- Format: Hardcover
- ISBN: 978-0-7190-8759-2
- Pages: 304
- Publisher: Manchester University Press
- Price: £80.00
- Published Date: January 2020
- BIC Category: History, HISTORY / Military / World War II, HISTORY / Modern / 20th Century, Humanities / Second World War, Humanities / 20th century history: c 1900 to c 2000
- Series: Cultural History of Modern War
Death in war matters. It matters to the individual, threatened with their own death, or the death of loved ones. It matters to groups and communities who have to find ways to manage death, to support the bereaved and to dispose of bodies amidst the confusion of conflict. It matters to the state, which has to find ways of coping with mass death that convey a sense of gratitude and respect for the sacrifice of both the victims of war, and those that mourn in their wake. This social and cultural history of Britain in the Second World War places death at the heart of our understanding of the British experience of conflict. Drawing on a range of material, Dying for the nation demonstrates just how much death matters in wartime and examines the experience, management and memory of death.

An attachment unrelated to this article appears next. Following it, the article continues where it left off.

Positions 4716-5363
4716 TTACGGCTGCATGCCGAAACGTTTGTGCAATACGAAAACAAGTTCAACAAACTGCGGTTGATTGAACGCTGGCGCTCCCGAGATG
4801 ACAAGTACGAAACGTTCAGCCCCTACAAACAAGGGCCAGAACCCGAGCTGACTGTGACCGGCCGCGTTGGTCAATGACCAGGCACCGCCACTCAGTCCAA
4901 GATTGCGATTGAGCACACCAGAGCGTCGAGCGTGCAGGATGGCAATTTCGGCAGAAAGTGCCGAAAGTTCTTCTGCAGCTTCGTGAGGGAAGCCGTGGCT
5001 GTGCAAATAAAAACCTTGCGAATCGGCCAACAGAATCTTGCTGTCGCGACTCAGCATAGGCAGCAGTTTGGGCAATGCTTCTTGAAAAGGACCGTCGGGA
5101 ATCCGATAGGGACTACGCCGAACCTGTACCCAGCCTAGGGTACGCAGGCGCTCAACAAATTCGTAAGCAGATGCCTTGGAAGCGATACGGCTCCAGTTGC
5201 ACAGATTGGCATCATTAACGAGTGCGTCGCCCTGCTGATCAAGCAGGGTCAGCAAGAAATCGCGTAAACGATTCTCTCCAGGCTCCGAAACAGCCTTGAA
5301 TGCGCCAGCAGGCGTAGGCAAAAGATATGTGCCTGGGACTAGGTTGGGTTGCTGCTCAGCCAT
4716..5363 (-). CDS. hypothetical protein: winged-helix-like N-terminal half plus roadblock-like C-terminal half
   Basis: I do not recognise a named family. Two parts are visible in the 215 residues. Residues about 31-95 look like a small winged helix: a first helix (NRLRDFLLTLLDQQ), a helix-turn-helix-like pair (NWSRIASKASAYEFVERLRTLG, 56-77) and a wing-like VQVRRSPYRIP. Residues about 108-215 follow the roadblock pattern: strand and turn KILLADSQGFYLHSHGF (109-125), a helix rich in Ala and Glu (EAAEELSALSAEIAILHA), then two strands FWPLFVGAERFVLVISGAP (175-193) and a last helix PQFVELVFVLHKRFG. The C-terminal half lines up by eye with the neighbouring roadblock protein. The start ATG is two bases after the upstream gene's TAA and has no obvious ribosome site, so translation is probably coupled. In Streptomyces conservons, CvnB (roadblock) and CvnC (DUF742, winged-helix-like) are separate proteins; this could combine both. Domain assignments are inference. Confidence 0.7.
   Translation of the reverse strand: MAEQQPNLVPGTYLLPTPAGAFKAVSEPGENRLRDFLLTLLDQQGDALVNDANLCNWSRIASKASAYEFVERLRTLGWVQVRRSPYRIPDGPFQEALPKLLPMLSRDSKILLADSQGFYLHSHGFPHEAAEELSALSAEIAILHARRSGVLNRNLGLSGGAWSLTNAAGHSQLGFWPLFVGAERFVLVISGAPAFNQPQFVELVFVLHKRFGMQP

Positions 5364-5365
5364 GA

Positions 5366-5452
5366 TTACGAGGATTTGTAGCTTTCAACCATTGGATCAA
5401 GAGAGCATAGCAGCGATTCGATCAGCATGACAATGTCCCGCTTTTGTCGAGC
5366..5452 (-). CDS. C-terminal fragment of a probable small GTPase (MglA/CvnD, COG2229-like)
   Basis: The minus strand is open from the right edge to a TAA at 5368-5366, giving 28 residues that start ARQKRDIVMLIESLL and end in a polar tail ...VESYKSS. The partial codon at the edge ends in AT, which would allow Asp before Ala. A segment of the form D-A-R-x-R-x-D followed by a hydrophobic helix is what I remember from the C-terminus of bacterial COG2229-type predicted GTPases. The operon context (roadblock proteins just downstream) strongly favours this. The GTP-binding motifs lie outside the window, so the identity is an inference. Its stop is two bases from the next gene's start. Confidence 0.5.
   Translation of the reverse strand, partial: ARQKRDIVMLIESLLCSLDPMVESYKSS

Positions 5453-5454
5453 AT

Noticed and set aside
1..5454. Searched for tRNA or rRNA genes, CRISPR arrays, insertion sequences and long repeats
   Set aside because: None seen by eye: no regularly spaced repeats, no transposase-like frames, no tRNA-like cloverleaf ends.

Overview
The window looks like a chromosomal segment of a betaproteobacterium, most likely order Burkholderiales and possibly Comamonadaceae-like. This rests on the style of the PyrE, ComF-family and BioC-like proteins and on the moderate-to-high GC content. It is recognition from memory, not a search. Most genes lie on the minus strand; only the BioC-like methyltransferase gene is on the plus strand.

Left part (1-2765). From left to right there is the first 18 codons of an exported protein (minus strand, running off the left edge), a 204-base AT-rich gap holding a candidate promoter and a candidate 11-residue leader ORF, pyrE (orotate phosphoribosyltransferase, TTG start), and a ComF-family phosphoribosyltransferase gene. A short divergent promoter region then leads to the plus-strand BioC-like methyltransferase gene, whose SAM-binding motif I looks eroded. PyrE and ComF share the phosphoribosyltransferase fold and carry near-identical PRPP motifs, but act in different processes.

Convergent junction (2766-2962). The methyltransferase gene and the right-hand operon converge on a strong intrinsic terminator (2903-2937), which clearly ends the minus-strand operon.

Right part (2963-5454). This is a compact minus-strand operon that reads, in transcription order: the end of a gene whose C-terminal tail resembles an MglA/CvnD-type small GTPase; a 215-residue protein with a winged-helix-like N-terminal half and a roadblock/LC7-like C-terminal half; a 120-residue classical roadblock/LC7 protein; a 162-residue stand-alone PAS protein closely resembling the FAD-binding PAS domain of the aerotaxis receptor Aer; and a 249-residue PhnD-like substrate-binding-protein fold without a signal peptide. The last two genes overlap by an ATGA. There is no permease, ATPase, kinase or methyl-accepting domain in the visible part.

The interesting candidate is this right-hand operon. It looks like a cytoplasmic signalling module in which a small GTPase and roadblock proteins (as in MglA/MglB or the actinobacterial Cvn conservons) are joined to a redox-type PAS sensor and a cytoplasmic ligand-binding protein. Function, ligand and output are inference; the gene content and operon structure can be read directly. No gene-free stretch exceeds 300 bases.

The book will appeal to anyone with an interest in the social and cultural history of Britain in the Second World War.
'This thoughtful book reminds us that societies interpret mass death on rhetorical, discursive and mnemonic levels, but people also live with its harsh practicalities, as death intersects with lived everyday experience and emotion. This deeply significant book thus has much to teach both historians and a wider readership today.'
Twentieth Century British History
Introduction: death, grief and bereavement in wartime Britain
1 Shadowing: death, grief and mourning before the Second World War
2 Feeling: the emotional economy of interwar Britain
3 Planning: imagining and planning for death in wartime
4 Coping: belief and agency in wartime
5 Dying: death and destruction of the body in war
6 Burying: the disposal of the war's dead
7 Grieving: bereavement, grief, and the emotional labour of wartime
8 Remembering: remembering and commemorating the dead of war
Conclusion: the personal and the political
Lucy Noakes is the Rab Butler Professor of Modern History at the University of Essex